The meal at Le Sam Bistro’s in the Château Frontenac was outstanding and included fresh oysters with a fennel & citrus salad and an amazing chocolate dessert. The best thing about the meal, other than the fantastic food was the view; our table overlooked the old town.

What surprised me was how hilly Québec City was; a walk around town used muscles I did not know existed. There are lots of staircases as well; so bring sturdy walking shoes. The Plains of Abraham are definitely worth checking out. There is lots of history at this site.

Another place not to miss is the Musée de civilisation. We saw the Maya exhibit which is featured until October 3, 2021. There is an extensive collection of artifacts, most of them never before exhibited outside of Guatemala. Did you know that the Maya built cities with massive temples in the middle of dense forests? Truly impressive!

I highly recommend Québec City for its culture, gastronomy and friendly locals; this destination should be on everyone’s bucket list!

Local overnight stay turns into a fabulous experience!

On a recent visit to Langdon Hall, Cambridge, I was very impressed by the standards they set. Our room was ready upon arrival at 2:00 PM. And what a stately room it was; spacious and magnificently furnished. I was delighted to see a fireplace and there was lots of wood available in and outside the room. The bathroom had a deep tub and they provided bath salts. We definitely took advantage of both fireplace and bathtub during our stay!

But what was truly impressive was the fact that someone remembered me mentioning that it was my husband’s birthday. Waiting for us was a sweet package of apple muffins, beautifully packaged with a red ribbon and a card wishing him Happy Birthday. It’s the little things that count.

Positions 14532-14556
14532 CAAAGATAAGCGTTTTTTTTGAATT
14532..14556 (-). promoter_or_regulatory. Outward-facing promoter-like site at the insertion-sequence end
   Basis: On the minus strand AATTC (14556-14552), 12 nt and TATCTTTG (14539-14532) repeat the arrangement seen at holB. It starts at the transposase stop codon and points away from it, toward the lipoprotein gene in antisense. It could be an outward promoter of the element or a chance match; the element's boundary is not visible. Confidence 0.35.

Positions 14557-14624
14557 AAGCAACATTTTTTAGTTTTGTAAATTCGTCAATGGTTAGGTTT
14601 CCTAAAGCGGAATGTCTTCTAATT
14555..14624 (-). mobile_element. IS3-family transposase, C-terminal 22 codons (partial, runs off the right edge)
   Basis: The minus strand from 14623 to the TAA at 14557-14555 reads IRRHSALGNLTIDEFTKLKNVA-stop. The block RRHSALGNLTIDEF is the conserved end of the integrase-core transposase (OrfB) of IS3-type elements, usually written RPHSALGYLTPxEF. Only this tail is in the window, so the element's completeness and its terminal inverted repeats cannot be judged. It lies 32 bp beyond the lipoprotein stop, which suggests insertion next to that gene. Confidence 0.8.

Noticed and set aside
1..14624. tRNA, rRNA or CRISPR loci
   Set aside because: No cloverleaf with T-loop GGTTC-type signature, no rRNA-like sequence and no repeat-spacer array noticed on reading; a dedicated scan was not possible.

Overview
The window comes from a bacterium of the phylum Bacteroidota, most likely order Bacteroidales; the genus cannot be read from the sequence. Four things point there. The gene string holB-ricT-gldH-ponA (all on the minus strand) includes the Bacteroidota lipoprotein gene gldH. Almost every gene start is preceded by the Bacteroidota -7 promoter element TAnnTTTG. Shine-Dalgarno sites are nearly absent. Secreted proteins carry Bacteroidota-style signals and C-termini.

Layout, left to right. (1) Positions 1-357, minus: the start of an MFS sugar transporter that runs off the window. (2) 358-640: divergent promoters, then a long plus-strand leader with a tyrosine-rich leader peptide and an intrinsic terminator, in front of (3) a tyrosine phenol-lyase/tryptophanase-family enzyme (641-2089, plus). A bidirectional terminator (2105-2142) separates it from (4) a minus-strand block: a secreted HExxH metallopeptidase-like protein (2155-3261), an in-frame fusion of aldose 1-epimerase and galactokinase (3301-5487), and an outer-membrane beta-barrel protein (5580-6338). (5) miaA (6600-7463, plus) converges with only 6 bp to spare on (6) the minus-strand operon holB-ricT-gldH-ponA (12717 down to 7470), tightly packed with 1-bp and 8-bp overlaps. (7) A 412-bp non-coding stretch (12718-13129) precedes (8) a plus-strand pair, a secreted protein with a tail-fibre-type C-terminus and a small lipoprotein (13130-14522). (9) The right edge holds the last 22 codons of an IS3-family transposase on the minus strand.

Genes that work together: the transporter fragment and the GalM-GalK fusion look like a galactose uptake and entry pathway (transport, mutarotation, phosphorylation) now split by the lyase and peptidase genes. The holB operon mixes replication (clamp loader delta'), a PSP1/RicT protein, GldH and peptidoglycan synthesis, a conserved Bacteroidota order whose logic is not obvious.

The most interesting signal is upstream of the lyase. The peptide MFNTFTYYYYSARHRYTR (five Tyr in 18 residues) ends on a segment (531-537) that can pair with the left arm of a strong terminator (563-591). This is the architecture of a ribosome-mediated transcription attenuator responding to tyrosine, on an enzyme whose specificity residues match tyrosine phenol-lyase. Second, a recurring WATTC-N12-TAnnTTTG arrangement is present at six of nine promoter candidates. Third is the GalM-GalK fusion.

We took a walk around the grounds which were spectacular. Then we came back and awaiting our dinner which was served in our room. The sommelier advised us about the wine, which turned out to be very memorable! The food was outstanding especially the cheese platter I had for dessert which included local honey.

I had reserved a garden tour the next morning and I feel that this was the highlight of the stay. It even surpassed the lobster scrambled eggs, served with fresh croissants, a berry bowl and fresh OJ. So what was so special about the tour? It was led by the head gardener and he was so passionate about what he did. We toured the garden, learned a lot and by the end of the tour, I was inspired to grow herbs and veggies in my backyard. This is a major shift for me as I was really not that interested in gardening and left most of those chores to my husband. But I was inspired and over the next few weeks, I went to the garden centre, bought mint, Thai basil, cilantro, chives, regular basil and thyme. I love that I am able to go out to the garden and pick some herbs to add flavour to my dishes! I also bought lilies and hydrangeas which I planted. I am really enjoying my garden this year, and it is thanks to the tranquil setting of Langdon Hall and their dedicated staff, that I have found a new passion!